A buttermilk-based recipe, the ingredients for ranch include a combination of salt, garlic, onion, with herbs (especially chives, parsley, and dill) and spices such as black pepper, paprika, and ground mustard seed, mixed into an oil-based sauce such as mayonnaise.
3. Banana Sauce
Especially popular in Filipino cuisine, Banana sauce is a tropical take on ketchup. During World War II, the Philippines were subject to terrible food shortages. Ketchup was already intensely popular there, but because they had no tomatoes, they needed to get inventive.
Enter stage right chemist Maria Orosa, who created the first banana ketchup by utilizing the native fruits of the island. She mixed mashed bananas with sugar, vinegar, spices, and herbs.
It became so popular it is now a staple of Filipino cuisine (no longer merely an alternative to tomato ketchup) and comes in both traditional or hot flavors. It’s a brown mixture, but oddly enough is usually dyed red to mimic tomato ketchup.
A banana-based recipe, the ingredients for banana sauce include garlic, shallots, ginger, sugar, spices, and now that WWII is but a memory, tomato paste.
4. Fish Sauce
The flavor jumping point on which all Southeast Asian cuisine gets catapulted, fish sauce is well-loved in Thailand, Laos, Cambodia, Vietnam, Burma, and the Phillippines.
It may surprise you then to know that fish sauce was actually an invention by either the Greeks or Carthaginians. Known as garum, it made its way to Asia through trade routes sometime after the fall of the Roman Empire.
Referred to as nam bplah in Thai, which lovingly translates to “fish water," fish sauce is an odorous, salty brown liquid made from the juice of fish once it has been salted and fermented.
Usually made from anchovies, any tiny fish that is otherwise not useful for consumption will do. The process of creating fish sauce is no cakewalk – the fish must be super fresh-caught, mixed with salt, left in earthenware jars, weighted down and left in a sunny location for almost a year.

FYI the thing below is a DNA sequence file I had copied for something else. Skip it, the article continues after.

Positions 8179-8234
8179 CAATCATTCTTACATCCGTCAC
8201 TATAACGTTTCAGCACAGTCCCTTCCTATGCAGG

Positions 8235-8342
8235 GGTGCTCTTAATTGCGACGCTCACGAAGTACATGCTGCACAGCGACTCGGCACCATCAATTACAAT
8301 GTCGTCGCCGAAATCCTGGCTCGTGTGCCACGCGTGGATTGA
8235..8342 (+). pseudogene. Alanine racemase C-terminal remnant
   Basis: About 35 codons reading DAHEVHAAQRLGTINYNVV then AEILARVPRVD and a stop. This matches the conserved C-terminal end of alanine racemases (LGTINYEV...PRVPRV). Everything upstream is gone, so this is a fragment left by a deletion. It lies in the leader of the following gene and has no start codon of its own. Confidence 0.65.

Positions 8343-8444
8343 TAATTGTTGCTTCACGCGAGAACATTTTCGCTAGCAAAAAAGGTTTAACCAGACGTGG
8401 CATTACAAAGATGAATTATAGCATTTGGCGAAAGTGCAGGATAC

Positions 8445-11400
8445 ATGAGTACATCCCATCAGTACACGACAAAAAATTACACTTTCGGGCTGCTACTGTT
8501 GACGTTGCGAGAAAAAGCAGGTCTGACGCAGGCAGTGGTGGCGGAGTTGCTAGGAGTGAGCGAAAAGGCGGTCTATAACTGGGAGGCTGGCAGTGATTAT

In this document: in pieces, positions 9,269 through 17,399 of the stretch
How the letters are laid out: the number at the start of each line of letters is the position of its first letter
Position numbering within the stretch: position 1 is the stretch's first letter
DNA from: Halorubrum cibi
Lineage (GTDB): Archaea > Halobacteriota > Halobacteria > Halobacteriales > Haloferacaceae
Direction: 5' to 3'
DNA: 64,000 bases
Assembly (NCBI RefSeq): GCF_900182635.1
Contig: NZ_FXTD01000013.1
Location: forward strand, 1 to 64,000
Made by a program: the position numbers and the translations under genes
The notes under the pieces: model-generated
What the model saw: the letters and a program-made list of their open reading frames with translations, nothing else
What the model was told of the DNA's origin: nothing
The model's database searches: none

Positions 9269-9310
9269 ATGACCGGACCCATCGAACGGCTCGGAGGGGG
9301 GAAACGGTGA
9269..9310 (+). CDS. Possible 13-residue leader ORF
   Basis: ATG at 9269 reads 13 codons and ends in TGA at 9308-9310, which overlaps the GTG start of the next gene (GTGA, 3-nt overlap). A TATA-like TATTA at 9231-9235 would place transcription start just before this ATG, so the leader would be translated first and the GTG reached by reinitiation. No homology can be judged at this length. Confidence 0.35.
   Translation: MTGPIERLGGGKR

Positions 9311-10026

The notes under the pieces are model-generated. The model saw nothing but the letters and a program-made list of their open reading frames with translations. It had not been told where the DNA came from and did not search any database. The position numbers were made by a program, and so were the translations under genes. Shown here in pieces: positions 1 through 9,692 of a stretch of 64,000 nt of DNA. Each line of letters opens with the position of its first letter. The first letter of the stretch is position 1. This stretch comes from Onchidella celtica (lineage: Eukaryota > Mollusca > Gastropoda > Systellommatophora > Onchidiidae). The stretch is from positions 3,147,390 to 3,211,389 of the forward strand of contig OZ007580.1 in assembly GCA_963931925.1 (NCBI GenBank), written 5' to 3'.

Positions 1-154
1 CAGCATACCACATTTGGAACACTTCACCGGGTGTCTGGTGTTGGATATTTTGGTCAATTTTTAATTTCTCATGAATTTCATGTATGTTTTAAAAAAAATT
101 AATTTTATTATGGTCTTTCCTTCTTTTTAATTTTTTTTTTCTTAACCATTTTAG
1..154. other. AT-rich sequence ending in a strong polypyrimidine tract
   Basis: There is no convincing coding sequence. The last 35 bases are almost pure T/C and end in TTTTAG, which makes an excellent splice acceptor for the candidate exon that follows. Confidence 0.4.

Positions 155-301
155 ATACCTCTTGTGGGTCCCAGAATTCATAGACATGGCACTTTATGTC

They are periodically “sunned” or uncovered which helps the fish return to a fluid and given a fragrant aroma and red color. After a year, the liquid is siphoned out of the jars, aired out for flavor, and bottled to be sold as 100% top-grade fish sauce.
How to tell if you don’t have a 100% top-grade fish sauce? The color will be dark brown or muddy (not amber-colored), or have an overwhelming fishy smell (as opposed to a pleasant sea aroma).
When two ingredients love each other very much, they make something special with that love. Something special, in garlic and mayonnaise’s case, is aioli. The word “aioli” itself comprises of its mom ‘n’ pop origins: garlic (ail) and olive oil (oli, in Provencal French).
With regard to its history, the famous chef Robert Courtine wrote in his book The Hundred Glories of French Cooking, “Among the peoples living around the Mediterranean coasts, the use of garlic dates back to the very beginning of cooking itself.”
He continues, "The poet Mistral in the late 19th century wrote of aioli: ‘it concentrates all the warmth, the strength, the sun-loving gaiety of Provence in its essence, but it also has a particular virtue: it keeps flies away.’”
Aioli has a few but mighty ingredients: garlic, egg yolk, oil, lemon juice, salt, pepper. Truly, a magical elixir.